The Confession

2001 [TURKISH]


IMDb Rating 7.0 10 3519

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Plot summary

Uploaded by: FREEMAN
October 24, 2022 at 01:51 AM

Top cast

769.81 MB
Turkish 2.0
25 fps
1 hr 23 min
P/S ...

Movie Reviews

Reviewed by brsylcn 6 / 10

It is a bit of a curate's egg.

Itiraf, the fifth film of Zeki Demirkubuz, is not satisfactory as the previous works of the director, especially as Yazgi or Masumiyet. However, concerning the topic itself, since it focuses on a quite absorbing subject matter i.e. confession as a one of day-to-day problems of mutual relationships, the film deserves much more attention. On the other hand, particular technical deficiencies, especially too long scenes and shortage of a holistic standpoint in the screenplay make it average. It is easy to say Demirkubuz's films are usually concentrate on acting. However, in Itiraf, although the performances in the leading parts, of Taner Birsel and Basak Koklukaya, are above average, they cannot make the film better off. Simply because, Demirkubuz is better in making films on specific events. When he attempts to make a film on one of perplexing issues of human relations, he is bound to heavily trust on the performances of the cast and extraordinary events in the screenplay. For instance, despite having a claim of being a realist tragedy, the film has several exaggerated and surrealist events simultaneously. In my opinion, by using the same scenario, surely after cutting the unnecessary parts of it, it had better make a short film; because the film by this version seems to be a preliminary work frankly.

Reviewed by l_rawjalaurence 7 / 10

Searing Analysis of Emotional Imprisonment

Extending the notion of imprisonment, explored in his previous movies, Zeki Demirkubuz's ITIRAF (CONFESSION) looks at emotional imprisonment through the portrayal of Harun (Taner Birsel), an Ankara office- worker with a pathological inability to admit the truth about himself to himself.

As he drives along anonymous roads, his side profile framed in close-up, his face remains expressionless, almost as if trying to maintain a respectable facade. Demirkubuz regularly employs this shot to summarize the monotony of his existence; he travels from place to place without ever attaining emotional or physical satisfaction.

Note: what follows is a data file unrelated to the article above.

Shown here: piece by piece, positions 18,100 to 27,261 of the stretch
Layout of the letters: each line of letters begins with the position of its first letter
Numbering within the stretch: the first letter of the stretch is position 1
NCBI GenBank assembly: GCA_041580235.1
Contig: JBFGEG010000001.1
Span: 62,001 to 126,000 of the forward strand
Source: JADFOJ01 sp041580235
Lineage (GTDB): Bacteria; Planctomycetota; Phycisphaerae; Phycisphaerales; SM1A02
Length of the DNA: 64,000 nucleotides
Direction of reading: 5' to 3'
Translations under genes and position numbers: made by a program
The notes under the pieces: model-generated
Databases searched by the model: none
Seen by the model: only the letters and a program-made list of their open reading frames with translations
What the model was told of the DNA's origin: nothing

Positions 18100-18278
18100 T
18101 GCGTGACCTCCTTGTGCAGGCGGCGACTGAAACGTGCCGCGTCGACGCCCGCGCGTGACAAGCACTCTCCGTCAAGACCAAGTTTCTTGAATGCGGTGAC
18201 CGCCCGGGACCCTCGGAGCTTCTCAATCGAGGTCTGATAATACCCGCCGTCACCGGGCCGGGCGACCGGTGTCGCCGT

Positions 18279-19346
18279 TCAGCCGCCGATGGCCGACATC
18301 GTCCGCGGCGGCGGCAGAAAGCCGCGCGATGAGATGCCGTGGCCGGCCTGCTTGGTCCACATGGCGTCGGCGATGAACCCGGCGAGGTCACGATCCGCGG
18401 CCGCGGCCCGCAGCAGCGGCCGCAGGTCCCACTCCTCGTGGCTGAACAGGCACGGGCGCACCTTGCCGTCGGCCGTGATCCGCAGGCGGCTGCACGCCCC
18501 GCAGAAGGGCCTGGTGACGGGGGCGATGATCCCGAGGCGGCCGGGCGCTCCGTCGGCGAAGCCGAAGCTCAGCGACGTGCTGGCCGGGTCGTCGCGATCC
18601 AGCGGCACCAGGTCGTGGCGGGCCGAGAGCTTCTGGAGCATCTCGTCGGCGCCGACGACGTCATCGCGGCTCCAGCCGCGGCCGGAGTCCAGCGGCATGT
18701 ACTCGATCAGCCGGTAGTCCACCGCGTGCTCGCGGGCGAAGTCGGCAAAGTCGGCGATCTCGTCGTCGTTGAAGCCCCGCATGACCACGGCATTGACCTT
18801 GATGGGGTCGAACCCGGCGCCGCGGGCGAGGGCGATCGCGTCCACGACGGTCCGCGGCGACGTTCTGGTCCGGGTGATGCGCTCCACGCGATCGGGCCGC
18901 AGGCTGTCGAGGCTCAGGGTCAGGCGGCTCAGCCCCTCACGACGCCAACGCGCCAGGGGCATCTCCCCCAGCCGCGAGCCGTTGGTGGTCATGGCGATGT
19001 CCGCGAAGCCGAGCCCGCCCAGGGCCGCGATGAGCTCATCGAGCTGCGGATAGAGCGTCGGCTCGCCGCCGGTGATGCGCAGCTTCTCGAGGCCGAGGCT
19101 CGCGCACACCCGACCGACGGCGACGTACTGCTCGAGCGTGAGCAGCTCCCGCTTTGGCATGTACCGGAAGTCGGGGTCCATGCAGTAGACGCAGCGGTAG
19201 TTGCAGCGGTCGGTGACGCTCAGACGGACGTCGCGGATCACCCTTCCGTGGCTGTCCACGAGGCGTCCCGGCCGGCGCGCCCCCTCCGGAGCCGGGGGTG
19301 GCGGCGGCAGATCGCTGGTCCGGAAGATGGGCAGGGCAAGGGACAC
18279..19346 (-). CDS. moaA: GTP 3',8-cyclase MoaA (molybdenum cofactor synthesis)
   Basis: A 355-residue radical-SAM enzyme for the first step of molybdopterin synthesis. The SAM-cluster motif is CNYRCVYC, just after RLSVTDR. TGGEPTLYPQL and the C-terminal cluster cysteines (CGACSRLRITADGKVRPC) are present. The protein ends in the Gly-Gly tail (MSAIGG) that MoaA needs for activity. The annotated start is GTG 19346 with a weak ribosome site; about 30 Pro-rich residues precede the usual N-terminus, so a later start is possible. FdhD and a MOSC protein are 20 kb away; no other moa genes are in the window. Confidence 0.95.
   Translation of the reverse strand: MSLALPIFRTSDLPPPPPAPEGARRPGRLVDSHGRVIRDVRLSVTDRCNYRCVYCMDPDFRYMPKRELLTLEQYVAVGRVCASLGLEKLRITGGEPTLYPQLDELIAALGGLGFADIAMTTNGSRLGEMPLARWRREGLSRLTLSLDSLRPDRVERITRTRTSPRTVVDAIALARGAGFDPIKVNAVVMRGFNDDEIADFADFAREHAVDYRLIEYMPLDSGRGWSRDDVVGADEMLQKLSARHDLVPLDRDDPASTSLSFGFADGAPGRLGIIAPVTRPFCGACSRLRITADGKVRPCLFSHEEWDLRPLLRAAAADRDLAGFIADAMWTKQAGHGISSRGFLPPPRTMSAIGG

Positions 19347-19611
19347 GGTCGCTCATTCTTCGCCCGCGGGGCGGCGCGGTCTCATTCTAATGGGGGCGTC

As the action begins, we understand that he is acting strangely, as he leaves his hotel room late at night to return home to his wife Nermin (Basak Köklükaya), and subsequently pretends to be sleeping when she returns home. Although well-liked in the office, especially by colleague Süha (Iskender Altin), he never has sufficient confidence in his friend to be able to admit anything. Instead he tries to pass the time by phoning Nermin and then not saying anything.

Perhaps his discomfort is due to jealousy. In an uncomfortably long sequence taking place at the family apartment, we are led to believe that this is so as Harun vents his frustration, Othello-like, on the hapless Nermin. Alternately violent yet crying like a child, he cannot forgive her for her apparent infidelity. As the sequence unfolds, however, we discover that both of them have a past that neither of them really wants to talk about involving their mutual friend Taylan (who never appears in the film but only as a photograph), an unfortunate victim who committed suicide as a result. This is the "confession" that neither Harun nor Nermin can make; to admit to themselves their culpability in causing this tragedy.